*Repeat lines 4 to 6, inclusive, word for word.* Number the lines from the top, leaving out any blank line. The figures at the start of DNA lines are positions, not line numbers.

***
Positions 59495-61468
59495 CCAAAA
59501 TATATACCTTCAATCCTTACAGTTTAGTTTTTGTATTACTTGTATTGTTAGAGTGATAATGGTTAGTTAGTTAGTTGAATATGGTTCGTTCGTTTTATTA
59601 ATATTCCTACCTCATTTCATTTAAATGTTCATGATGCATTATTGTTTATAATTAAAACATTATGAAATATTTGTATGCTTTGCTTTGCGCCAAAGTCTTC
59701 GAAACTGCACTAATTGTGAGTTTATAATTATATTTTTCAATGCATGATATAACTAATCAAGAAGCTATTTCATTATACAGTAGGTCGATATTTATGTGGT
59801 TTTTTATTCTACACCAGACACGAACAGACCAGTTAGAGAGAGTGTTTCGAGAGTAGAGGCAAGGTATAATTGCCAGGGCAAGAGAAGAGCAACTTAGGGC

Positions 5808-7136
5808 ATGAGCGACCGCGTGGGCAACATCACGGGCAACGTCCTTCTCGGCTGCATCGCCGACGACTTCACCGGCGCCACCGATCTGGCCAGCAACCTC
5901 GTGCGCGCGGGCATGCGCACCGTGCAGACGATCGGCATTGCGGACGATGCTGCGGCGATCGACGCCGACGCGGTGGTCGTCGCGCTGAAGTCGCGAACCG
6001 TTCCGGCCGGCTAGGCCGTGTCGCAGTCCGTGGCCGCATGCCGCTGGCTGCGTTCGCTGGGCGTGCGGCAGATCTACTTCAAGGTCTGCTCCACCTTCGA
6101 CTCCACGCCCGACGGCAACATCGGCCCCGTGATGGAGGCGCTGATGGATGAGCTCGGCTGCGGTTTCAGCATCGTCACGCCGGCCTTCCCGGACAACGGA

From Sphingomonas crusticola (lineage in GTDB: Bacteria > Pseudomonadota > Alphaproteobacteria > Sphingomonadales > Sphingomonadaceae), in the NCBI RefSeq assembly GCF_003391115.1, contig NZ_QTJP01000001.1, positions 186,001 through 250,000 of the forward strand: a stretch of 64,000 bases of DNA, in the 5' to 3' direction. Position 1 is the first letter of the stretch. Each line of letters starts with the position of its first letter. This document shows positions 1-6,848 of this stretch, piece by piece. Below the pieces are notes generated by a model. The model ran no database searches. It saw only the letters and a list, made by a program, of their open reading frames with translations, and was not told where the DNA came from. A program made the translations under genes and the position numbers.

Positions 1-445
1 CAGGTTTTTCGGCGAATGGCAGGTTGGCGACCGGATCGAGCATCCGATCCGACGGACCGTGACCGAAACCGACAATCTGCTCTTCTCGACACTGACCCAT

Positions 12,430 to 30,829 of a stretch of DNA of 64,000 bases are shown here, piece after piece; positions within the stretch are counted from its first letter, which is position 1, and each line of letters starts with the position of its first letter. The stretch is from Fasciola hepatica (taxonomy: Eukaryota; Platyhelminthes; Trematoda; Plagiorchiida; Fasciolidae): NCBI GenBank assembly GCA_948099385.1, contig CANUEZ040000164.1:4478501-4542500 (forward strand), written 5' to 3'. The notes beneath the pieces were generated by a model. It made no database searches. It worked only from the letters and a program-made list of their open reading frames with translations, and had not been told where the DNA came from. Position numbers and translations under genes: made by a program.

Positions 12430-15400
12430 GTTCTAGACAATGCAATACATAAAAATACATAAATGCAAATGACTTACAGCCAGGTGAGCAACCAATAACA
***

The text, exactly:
59601 ATATTCCTACCTCATTTCATTTAAATGTTCATGATGCATTATTGTTTATAATTAAAACATTATGAAATATTTGTATGCTTTGCTTTGCGCCAAAGTCTTC
59701 GAAACTGCACTAATTGTGAGTTTATAATTATATTTTTCAATGCATGATATAACTAATCAAGAAGCTATTTCATTATACAGTAGGTCGATATTTATGTGGT
59801 TTTTTATTCTACACCAGACACGAACAGACCAGTTAGAGAGAGTGTTTCGAGAGTAGAGGCAAGGTATAATTGCCAGGGCAAGAGAAGAGCAACTTAGGGC